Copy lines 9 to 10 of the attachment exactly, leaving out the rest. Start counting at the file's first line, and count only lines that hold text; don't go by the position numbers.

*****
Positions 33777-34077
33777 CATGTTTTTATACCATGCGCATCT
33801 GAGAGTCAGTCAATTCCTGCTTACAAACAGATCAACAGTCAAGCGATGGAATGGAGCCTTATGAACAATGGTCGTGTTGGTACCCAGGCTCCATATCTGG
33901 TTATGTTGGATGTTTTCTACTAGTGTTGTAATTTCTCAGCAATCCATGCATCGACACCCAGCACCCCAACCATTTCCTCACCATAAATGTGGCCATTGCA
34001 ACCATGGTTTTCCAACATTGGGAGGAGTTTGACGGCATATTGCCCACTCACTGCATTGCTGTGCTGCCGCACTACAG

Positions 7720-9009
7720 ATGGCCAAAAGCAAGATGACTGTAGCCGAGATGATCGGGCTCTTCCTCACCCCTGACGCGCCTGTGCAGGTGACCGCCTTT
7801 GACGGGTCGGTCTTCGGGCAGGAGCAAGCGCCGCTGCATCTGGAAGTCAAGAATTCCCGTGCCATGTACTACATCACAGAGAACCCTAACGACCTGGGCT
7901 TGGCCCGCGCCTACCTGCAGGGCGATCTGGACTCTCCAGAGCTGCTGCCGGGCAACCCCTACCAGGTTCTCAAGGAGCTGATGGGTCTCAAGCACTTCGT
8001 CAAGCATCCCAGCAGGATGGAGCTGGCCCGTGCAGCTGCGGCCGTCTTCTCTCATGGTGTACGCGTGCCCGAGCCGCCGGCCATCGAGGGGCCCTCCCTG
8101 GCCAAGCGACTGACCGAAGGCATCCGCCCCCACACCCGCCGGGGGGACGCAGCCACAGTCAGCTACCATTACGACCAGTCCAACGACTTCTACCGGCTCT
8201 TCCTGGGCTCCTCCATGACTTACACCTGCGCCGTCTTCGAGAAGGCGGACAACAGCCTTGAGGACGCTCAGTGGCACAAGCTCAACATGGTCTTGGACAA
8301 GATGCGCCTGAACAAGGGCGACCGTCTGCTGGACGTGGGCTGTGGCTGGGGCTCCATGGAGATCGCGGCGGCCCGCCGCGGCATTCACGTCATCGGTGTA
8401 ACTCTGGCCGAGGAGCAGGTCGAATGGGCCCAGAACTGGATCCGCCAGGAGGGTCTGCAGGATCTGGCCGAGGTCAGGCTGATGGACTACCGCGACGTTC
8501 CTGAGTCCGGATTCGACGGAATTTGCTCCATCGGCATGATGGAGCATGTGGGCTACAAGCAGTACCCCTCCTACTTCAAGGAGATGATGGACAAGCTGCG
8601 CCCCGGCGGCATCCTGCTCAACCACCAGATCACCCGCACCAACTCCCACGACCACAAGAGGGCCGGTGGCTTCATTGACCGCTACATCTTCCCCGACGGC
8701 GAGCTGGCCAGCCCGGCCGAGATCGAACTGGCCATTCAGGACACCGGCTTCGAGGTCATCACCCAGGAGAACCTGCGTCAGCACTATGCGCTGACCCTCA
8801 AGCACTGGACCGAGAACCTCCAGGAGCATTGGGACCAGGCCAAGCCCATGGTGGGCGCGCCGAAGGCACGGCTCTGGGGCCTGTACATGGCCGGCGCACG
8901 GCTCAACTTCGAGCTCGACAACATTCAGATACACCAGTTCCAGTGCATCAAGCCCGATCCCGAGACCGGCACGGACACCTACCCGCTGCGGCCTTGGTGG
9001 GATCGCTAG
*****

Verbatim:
7901 TGGCCCGCGCCTACCTGCAGGGCGATCTGGACTCTCCAGAGCTGCTGCCGGGCAACCCCTACCAGGTTCTCAAGGAGCTGATGGGTCTCAAGCACTTCGT
8001 CAAGCATCCCAGCAGGATGGAGCTGGCCCGTGCAGCTGCGGCCGTCTTCTCTCATGGTGTACGCGTGCCCGAGCCGCCGGCCATCGAGGGGCCCTCCCTG